In June I was lucky enough to join the Orbital NYC Bootcamp, a new project by Gary Chou aimed at helping people launch ideas from their head and into the real world. There were 3 key lessons that I’ve carried with me. 1) Learn from data. You learn more from a failed experiment than from not doing anything at all. 2) Some things are out of our control, but we should give 200% to all the things that are in our control. 3) Enjoy the journey. I think we often get caught up reading and thinking about how we can be the next startup “unicorn”, but the experience of trying to make that happen is worth more than anything money can buy.
In August I decided to fly out to California for YC hacks. I hadn’t really budgeted for this, but getting to hack out of YC for 24 hours, talk to the partners and alumni, and pitch to PG, Sama, and Aaron Levie was totally worth it. Our VR hack, Vrniture, helped people arrange furniture in interior spaces using the Myo and once satisfied let them order everything they had placed. We walked away with the 3 Parrot Drones, a DJI Phantom 2, an iPad, and a free clerky incorporation. But the real prize here was getting on the YC radar and I think it worked.
In October we decided to apply to YC with Vrban, which had evolved from the original urban planning idea into a platform anyone could use to visualize their pre-existing 3D models in VR. One of the things we quickly learned from talking to people was that they were experts at 3D modeling, but even Unity was too complex for them to get started with VR. So we aimed to reduce the friction in leveraging VR so that we could learn what people actually wanted to do with their content in VR.
We were invited to interview.
In November we flew out to Mountain View for our 10 minute interview. It started with PB asking “you guys are the VR furniture guys, right?” Yes, but we weren’t there to talk about home decorating in VR. We were there to explain how VR was going to change industries from architecture to retail and we would be the ones to pioneer it.
I left the room thinking it went terribly. Most people were easily impressed by a VR demo, but the YC partners weren’t susceptible to the flashiness. They cared about the business. And unlike a VR startup doing movies or games, we weren’t relying on consumer VR to take off. We were going to do everything in our power to make enterprise VR happen and I hoped we had convinced them we could pull it off.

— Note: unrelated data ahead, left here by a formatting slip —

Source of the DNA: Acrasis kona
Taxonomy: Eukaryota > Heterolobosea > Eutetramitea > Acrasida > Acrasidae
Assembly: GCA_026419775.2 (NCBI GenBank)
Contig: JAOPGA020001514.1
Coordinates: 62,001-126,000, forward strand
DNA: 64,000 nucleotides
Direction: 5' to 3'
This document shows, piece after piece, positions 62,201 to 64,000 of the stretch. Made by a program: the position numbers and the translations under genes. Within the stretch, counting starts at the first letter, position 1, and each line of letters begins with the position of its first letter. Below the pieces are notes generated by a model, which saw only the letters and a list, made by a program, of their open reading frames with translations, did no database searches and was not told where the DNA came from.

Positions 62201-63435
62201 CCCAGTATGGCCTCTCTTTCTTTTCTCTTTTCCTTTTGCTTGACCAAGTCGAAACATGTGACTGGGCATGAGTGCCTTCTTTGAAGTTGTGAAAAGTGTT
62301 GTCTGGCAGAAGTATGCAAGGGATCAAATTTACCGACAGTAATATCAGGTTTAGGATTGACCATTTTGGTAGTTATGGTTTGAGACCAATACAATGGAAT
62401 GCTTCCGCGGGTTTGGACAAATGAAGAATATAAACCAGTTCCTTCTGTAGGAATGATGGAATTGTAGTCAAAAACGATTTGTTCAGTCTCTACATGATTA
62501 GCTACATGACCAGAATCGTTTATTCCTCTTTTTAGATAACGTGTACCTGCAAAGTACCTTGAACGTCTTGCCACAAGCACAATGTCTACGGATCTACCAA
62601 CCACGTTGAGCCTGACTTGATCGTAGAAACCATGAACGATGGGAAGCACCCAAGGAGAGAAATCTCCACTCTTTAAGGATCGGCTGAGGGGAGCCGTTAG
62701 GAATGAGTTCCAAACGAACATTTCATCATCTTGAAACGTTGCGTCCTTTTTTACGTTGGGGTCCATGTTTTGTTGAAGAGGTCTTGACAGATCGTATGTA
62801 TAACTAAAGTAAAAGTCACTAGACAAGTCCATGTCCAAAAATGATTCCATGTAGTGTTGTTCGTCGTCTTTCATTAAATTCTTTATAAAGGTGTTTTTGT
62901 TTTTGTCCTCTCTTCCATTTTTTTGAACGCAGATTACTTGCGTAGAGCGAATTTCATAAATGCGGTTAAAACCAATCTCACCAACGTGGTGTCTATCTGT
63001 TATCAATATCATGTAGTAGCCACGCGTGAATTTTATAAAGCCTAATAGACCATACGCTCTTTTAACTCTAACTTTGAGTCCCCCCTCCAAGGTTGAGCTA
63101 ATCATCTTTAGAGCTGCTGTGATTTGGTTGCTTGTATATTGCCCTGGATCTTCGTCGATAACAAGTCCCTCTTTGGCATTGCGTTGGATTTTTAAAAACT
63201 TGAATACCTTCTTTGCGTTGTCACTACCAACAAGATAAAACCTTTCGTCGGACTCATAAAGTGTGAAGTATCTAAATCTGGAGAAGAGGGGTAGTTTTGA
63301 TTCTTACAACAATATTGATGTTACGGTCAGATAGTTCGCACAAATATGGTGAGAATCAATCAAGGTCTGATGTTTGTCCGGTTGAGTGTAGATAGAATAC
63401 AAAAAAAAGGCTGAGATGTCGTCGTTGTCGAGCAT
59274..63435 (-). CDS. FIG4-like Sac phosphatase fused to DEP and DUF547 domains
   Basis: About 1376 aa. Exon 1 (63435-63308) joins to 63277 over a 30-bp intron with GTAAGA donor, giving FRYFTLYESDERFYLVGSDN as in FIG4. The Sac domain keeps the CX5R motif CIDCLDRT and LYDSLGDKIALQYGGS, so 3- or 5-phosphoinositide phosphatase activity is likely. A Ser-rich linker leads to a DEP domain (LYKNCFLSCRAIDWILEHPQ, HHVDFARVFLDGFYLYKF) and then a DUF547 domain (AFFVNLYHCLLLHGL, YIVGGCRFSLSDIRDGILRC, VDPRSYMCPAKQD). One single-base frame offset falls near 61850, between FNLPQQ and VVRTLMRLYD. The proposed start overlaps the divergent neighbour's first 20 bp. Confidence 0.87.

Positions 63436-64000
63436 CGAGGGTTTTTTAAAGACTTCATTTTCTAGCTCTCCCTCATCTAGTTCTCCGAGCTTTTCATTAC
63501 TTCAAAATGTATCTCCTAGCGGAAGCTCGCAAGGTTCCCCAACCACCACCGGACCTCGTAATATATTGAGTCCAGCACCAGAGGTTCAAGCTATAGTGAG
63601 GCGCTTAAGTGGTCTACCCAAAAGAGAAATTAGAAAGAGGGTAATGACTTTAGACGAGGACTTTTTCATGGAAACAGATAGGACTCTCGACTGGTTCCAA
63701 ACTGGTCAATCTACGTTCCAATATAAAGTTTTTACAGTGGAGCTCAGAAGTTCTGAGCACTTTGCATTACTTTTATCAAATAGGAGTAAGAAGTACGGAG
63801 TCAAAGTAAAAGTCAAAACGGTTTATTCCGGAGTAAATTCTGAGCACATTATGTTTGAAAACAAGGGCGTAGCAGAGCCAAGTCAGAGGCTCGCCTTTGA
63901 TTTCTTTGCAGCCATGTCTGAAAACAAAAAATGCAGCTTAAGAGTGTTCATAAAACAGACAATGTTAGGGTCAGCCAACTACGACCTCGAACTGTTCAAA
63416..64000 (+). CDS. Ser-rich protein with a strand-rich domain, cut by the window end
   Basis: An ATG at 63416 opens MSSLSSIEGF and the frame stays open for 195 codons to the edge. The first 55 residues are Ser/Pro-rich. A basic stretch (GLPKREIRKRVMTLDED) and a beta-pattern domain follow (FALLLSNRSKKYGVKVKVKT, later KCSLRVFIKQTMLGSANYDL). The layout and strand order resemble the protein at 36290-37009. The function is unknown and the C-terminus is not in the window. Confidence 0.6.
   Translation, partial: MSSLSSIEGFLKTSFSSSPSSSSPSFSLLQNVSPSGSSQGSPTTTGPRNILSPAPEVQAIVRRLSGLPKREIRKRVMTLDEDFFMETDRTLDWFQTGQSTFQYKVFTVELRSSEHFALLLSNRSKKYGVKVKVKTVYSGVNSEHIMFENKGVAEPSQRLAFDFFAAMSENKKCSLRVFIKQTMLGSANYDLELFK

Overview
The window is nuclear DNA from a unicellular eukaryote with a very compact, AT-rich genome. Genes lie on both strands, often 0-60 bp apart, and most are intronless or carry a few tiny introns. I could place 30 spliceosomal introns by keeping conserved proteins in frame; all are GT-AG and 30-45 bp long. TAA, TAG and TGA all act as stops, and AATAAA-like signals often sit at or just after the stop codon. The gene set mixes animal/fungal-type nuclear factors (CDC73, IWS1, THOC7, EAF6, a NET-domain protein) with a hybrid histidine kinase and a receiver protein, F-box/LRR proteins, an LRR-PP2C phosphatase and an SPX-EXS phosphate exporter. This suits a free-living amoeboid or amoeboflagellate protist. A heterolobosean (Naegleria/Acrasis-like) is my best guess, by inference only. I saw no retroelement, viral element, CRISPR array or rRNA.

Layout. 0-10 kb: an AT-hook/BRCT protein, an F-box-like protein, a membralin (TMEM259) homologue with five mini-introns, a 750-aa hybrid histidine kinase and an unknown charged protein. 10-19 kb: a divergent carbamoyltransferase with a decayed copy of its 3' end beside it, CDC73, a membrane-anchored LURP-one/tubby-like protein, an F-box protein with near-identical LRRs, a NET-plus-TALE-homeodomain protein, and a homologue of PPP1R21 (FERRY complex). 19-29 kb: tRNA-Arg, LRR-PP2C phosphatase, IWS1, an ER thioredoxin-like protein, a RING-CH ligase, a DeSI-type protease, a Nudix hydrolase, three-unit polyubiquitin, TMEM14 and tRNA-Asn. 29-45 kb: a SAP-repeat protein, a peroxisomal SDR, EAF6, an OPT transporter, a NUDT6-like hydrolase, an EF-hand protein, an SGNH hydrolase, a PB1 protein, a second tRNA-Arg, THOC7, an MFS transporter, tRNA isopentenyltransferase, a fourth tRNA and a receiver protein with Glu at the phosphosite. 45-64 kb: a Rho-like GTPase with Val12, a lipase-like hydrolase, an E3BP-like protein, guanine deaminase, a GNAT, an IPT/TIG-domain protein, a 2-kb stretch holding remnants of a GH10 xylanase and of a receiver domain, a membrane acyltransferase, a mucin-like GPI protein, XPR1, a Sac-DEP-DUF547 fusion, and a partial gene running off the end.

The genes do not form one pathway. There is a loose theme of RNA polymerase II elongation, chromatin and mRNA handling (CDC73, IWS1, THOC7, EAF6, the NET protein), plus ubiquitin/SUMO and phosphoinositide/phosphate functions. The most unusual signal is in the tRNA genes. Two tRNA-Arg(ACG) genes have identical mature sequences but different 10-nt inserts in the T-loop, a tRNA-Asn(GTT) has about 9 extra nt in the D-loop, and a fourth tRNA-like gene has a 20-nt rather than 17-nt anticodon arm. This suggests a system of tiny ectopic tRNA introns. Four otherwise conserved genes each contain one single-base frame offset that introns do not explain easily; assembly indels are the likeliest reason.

That night we got the call. I remember my initial response to PB on the phone was “are you serious?” I couldn’t believe that what had started as a hackathon project 7 months before was now becoming a YC funded company.
Now I’ve gone through YC and it’s May 4th again. And Vrban is now InsiteVR. We’re enabling architects to take advantage of VR as a communication tool and way to better understand their designs.
Sometimes I wonder how many things could have gone differently. I could’ve spent the $500 on something other than a Rift. I could’ve stayed in bed instead of going to a hackathon. I could’ve worked on another joke app. I could’ve saved some money and not flown out to Mountain View for a hackathon. But if my parents taught me anything it’s that you have to take advantage of every opportunity you get. So I did.
Sometimes I think that I got really lucky. But I also like to think that I did whatever was in my control to set myself up for success. Our company is by no means a success yet, but the journey in and of itself has been. I’ve learned so much in the past year, met so many inspiring people, and wouldn’t trade the experience for anything.
The YC application asks: When have you most successfully hacked some (non-computer) system to your advantage? This story will likely always be my answer to that question.
Thanks for reading,
p.s. May the Fourth be with you.